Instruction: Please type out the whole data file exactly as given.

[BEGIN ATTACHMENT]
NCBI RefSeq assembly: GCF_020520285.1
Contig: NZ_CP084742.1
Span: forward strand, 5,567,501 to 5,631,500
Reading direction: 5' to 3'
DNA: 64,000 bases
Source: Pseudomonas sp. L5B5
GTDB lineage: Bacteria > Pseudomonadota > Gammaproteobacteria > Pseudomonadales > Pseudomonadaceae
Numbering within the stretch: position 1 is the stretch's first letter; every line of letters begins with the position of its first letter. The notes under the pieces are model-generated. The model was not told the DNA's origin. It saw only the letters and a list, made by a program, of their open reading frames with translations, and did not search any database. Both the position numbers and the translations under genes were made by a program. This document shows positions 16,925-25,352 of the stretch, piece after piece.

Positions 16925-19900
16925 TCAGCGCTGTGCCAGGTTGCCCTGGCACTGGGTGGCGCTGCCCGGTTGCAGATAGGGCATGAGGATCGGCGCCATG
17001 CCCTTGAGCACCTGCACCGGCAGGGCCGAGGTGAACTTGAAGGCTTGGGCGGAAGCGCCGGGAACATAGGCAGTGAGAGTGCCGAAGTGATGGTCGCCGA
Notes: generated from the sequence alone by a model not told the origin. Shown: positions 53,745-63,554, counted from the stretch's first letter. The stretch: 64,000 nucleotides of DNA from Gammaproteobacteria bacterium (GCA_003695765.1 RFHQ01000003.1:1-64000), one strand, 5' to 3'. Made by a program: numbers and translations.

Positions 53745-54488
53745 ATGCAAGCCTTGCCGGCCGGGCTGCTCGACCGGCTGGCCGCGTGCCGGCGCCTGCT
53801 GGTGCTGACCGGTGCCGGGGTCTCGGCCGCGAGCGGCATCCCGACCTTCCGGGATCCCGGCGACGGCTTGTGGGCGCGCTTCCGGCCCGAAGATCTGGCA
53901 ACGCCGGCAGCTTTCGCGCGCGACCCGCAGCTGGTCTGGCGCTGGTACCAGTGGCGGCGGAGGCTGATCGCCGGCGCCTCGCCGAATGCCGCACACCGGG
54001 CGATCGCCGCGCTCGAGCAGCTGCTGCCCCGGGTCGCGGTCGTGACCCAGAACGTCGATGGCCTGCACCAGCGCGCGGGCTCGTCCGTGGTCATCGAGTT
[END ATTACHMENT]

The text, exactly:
NCBI RefSeq assembly: GCF_020520285.1
Contig: NZ_CP084742.1
Span: forward strand, 5,567,501 to 5,631,500
Reading direction: 5' to 3'
DNA: 64,000 bases
Source: Pseudomonas sp. L5B5
GTDB lineage: Bacteria > Pseudomonadota > Gammaproteobacteria > Pseudomonadales > Pseudomonadaceae
Numbering within the stretch: position 1 is the stretch's first letter; every line of letters begins with the position of its first letter. The notes under the pieces are model-generated. The model was not told the DNA's origin. It saw only the letters and a list, made by a program, of their open reading frames with translations, and did not search any database. Both the position numbers and the translations under genes were made by a program. This document shows positions 16,925-25,352 of the stretch, piece after piece.

Positions 16925-19900
16925 TCAGCGCTGTGCCAGGTTGCCCTGGCACTGGGTGGCGCTGCCCGGTTGCAGATAGGGCATGAGGATCGGCGCCATG
17001 CCCTTGAGCACCTGCACCGGCAGGGCCGAGGTGAACTTGAAGGCTTGGGCGGAAGCGCCGGGAACATAGGCAGTGAGAGTGCCGAAGTGATGGTCGCCGA
Notes: generated from the sequence alone by a model not told the origin. Shown: positions 53,745-63,554, counted from the stretch's first letter. The stretch: 64,000 nucleotides of DNA from Gammaproteobacteria bacterium (GCA_003695765.1 RFHQ01000003.1:1-64000), one strand, 5' to 3'. Made by a program: numbers and translations.

Positions 53745-54488
53745 ATGCAAGCCTTGCCGGCCGGGCTGCTCGACCGGCTGGCCGCGTGCCGGCGCCTGCT
53801 GGTGCTGACCGGTGCCGGGGTCTCGGCCGCGAGCGGCATCCCGACCTTCCGGGATCCCGGCGACGGCTTGTGGGCGCGCTTCCGGCCCGAAGATCTGGCA
53901 ACGCCGGCAGCTTTCGCGCGCGACCCGCAGCTGGTCTGGCGCTGGTACCAGTGGCGGCGGAGGCTGATCGCCGGCGCCTCGCCGAATGCCGCACACCGGG
54001 CGATCGCCGCGCTCGAGCAGCTGCTGCCCCGGGTCGCGGTCGTGACCCAGAACGTCGATGGCCTGCACCAGCGCGCGGGCTCGTCCGTGGTCATCGAGTT